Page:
My mom met the man who would become her second husband while I was in high school. He was living in a small apartment above a bar with a mattress, a chihuahua/shih tzu mix and a huge stereo from Rent-a-Center. It didn’t take long until he moved in with us; and brought the dog and the stereo. It’s easy to date when he moved in because he only had four CDs: Ozzy’s No Rest For The Wicked, Yngwie Malmsteem’s Facing the Animal, Godsmack’s debut and DotN’s second album.

“Enemy” was a big hit at the time and he loved it. He would play that album over and over while drinking at the kitchen table with his buddies. Being in high school I wasn’t old enough to drink and probably spent at least a little bit of time studying. But when I wasn’t studying I was sitting in front of the television with my little brother because around the same time he moved in with that huge stereo we got a Super Nintendo and A Link To The Past. I have no idea how many times we played through that game together, but I can remember having a lot of fun with him. I think that may have been the best bonding we ever did.

And the great thing is that whenever I hear Days of the New’s second album I can think back on those days.

the_legend_of_zelda_a_link_to_the_past_snes_game_coverIt probably helps that the album starts off with the sound of horse hooves. How else can I get from the water level to the desert level quickly? I’m a huge fan of all the segues that blend the tracks together. I honestly can’t name most of the songs on this album, and probably couldn’t tell you where most of them begin or end because it works as such a great cohesive whole.

The secret weapon is Nicole Sherzinger who would later achieve mega stardom as the lead singer of the Pussycat Dolls. It feels really weird to write that because the musical styles of the two groups couldn’t be more distant. But Sherzinger does have a beautiful voice and uses it to great effect with Days of the New.

Singer/Guitarist/Songwriter Travis Meeks got a lot of grief for pulling one of those megalomaniacal stunts of firing his whole band, but in his defense did you ever listen to Tantric? That was not a band I enjoyed. Sure, they were competent musicians and their stuff was okay, but there was no fire behind it. It always sounded like safe, middle-of-the-road rock to me. I just imagine them bringing the songs to him and him saying “No. You’re all fired.”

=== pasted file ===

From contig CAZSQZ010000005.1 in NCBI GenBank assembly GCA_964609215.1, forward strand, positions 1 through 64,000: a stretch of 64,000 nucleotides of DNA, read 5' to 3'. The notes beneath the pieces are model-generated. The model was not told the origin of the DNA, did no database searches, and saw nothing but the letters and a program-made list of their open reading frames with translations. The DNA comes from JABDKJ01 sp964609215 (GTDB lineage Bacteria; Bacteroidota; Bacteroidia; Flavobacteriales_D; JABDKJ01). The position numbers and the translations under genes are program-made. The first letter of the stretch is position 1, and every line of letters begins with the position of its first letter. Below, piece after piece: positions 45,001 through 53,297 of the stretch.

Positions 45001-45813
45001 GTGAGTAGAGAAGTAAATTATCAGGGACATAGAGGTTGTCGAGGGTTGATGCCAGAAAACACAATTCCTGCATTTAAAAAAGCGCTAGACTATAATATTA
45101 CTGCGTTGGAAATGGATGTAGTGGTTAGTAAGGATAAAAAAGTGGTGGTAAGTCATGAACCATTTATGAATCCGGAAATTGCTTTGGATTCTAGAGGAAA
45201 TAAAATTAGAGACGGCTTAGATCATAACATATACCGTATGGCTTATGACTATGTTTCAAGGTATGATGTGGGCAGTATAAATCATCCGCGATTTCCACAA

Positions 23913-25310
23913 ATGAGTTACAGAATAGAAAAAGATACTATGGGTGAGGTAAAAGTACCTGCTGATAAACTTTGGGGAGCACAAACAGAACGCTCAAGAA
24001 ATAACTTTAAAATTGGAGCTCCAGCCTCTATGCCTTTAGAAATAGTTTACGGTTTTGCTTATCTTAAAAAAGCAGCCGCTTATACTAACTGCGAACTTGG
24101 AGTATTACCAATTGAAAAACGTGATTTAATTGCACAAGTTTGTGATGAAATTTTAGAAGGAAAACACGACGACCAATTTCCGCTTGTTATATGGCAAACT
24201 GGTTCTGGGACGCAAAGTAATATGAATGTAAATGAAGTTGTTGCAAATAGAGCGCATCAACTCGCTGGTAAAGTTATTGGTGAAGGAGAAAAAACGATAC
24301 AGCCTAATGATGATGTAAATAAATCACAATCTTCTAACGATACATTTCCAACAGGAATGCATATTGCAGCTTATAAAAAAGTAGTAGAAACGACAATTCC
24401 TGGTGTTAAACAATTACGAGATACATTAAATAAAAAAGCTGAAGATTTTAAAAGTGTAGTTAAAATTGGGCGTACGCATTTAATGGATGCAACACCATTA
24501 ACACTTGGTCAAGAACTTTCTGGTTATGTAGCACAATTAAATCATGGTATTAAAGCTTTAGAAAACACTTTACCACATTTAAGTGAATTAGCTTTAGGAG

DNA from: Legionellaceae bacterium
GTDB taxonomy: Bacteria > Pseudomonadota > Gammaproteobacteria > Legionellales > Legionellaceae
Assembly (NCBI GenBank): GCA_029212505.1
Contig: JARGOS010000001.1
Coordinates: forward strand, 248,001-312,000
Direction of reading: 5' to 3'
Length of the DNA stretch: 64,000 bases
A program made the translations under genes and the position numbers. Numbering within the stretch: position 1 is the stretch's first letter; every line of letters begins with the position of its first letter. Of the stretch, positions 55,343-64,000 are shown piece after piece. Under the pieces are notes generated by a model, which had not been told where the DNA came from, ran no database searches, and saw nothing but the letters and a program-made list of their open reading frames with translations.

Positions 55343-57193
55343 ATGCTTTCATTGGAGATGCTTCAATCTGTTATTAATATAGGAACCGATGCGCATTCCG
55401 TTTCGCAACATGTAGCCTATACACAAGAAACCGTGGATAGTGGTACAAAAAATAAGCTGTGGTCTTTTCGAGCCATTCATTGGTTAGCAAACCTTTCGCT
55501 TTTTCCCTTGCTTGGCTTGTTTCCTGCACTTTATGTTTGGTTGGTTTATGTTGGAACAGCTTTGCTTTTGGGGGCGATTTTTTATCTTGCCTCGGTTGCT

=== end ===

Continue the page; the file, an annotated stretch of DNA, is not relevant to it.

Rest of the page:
The acoustic guitars are still front and center but there’s plenty of other instrumentation to shake things up. The acoustic guitar thing was a good gimmick that definitely got them attention with their debut, but I’m guessing that wouldn’t have kept peoples interest if they’d just repeated that formula.

I’m not sure what all the instruments were used on this album , but I’m guessing there’s an ocarina in there somewhere. It really takes me back then.

 

Bush “Razorblade Suitcase”


Bush "Razorblade Suitcase"(19 Nov 1996, Trauma/Interscope)

When I checked the list of 20-year-old albums earlier this year, Bush’s sophomore album Razorblade Suitcase seemed like a great one to do a Platinum Anniversary Albums review on. I remember really liking it when it came out and it’s remained in my collection for most of those two decades. It was produced by Steve Albini, who recorded hundreds of underground punk albums as well as Nirvana’s In Utero. But after I revisited the album the idea seemed… well… not as great.

I don’t want to give the impression that Razorblade Suitcase is a bad album. It’s not bad by any means. It’s just not exceptionally good.

I’m guessing most people still remember the singles. “Swallowed” was a reasonably big hit. It’s not a bad tune. I really like the first verse being just guitar and vocals before the chorus kicks in to rock out, but when the second verse is stripped down to bass and vocals it comes off as jarring. It strikes me as a song that could have been great with a little more consistency.

I remember “Mouth” from the film An American Werewolf in Paris. (or was it London? I never actually saw the movie.) Unfortunately, that was a remixed version of the track. On this album it’s stripped down to it’s bare bones and quite underwhelming after hearing the other version. Do you remember the single “Cold Contagious”? You’re forgiven if you don’t. I honestly can’t think of anything to say about it one way or another.

My favorite track on the album was always “Greedy Fly.” Whether it was because of the awesome video or the twinkling guitar lines I can’t say. The funny thing is that for as much as I dislike the everything-but-the-bass-cutting-out effect in “Swallowed,” I love it here. The stop/start quality of that heavy chorus riff gets me every time. This is one of those songs I can listen to over and over and never get sick of.